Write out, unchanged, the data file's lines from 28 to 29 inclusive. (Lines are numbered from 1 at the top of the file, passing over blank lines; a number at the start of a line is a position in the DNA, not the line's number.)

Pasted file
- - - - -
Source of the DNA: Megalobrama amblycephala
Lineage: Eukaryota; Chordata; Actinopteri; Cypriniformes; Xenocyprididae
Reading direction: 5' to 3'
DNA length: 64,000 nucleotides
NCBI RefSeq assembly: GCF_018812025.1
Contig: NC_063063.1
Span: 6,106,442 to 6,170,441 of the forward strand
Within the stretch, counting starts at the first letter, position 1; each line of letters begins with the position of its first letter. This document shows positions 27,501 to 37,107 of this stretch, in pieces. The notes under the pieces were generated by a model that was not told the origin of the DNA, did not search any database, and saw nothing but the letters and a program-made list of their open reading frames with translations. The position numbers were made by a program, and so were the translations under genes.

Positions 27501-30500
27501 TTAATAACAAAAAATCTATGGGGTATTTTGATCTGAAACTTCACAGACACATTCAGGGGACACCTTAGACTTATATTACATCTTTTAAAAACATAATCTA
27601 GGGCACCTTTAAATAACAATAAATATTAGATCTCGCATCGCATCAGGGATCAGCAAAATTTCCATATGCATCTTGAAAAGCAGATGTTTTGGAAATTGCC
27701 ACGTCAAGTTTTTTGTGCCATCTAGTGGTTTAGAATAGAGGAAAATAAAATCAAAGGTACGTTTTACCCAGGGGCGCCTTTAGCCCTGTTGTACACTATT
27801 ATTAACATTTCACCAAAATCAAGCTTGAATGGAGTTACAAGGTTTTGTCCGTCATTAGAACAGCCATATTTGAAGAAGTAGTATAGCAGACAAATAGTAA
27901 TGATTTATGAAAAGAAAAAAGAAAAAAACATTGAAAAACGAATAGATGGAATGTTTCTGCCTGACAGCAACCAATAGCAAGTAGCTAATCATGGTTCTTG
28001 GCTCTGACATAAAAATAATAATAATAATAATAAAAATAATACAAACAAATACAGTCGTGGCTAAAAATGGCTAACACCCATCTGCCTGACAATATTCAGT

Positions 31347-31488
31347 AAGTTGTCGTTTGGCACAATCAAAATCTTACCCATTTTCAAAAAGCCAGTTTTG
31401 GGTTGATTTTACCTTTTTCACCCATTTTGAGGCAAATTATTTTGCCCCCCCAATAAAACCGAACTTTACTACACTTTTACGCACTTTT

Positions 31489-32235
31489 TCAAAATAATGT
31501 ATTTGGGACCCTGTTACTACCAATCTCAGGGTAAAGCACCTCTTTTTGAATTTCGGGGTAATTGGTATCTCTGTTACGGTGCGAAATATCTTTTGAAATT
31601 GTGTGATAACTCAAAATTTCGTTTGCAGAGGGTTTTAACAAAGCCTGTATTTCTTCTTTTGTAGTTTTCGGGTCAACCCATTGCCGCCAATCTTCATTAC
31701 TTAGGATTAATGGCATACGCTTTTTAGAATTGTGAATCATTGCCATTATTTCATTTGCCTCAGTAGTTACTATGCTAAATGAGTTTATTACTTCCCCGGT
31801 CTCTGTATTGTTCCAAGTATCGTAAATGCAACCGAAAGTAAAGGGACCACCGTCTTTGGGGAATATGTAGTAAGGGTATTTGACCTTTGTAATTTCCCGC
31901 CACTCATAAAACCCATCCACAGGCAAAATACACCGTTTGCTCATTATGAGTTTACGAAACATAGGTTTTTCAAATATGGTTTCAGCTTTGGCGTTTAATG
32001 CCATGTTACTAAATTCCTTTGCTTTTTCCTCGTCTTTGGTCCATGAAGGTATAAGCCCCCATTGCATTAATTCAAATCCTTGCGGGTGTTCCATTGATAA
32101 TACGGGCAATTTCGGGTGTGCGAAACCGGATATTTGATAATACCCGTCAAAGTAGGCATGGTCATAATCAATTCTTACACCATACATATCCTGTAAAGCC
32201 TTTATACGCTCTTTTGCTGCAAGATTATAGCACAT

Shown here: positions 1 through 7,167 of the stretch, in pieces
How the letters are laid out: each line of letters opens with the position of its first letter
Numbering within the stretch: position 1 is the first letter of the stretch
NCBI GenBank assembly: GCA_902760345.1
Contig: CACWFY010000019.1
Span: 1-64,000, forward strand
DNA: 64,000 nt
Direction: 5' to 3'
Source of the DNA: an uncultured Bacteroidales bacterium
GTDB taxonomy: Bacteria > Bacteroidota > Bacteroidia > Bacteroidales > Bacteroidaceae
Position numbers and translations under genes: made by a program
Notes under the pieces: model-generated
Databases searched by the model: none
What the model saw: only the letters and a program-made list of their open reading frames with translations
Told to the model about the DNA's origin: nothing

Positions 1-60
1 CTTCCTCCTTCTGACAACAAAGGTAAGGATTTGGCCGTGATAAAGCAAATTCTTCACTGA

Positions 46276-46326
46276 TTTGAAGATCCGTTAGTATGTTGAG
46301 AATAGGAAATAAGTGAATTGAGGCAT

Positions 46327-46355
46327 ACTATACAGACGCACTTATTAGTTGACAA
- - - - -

32201 TTTATACGCTCTTTTGCTGCAAGATTATAGCACAT

Shown here: positions 1 through 7,167 of the stretch, in pieces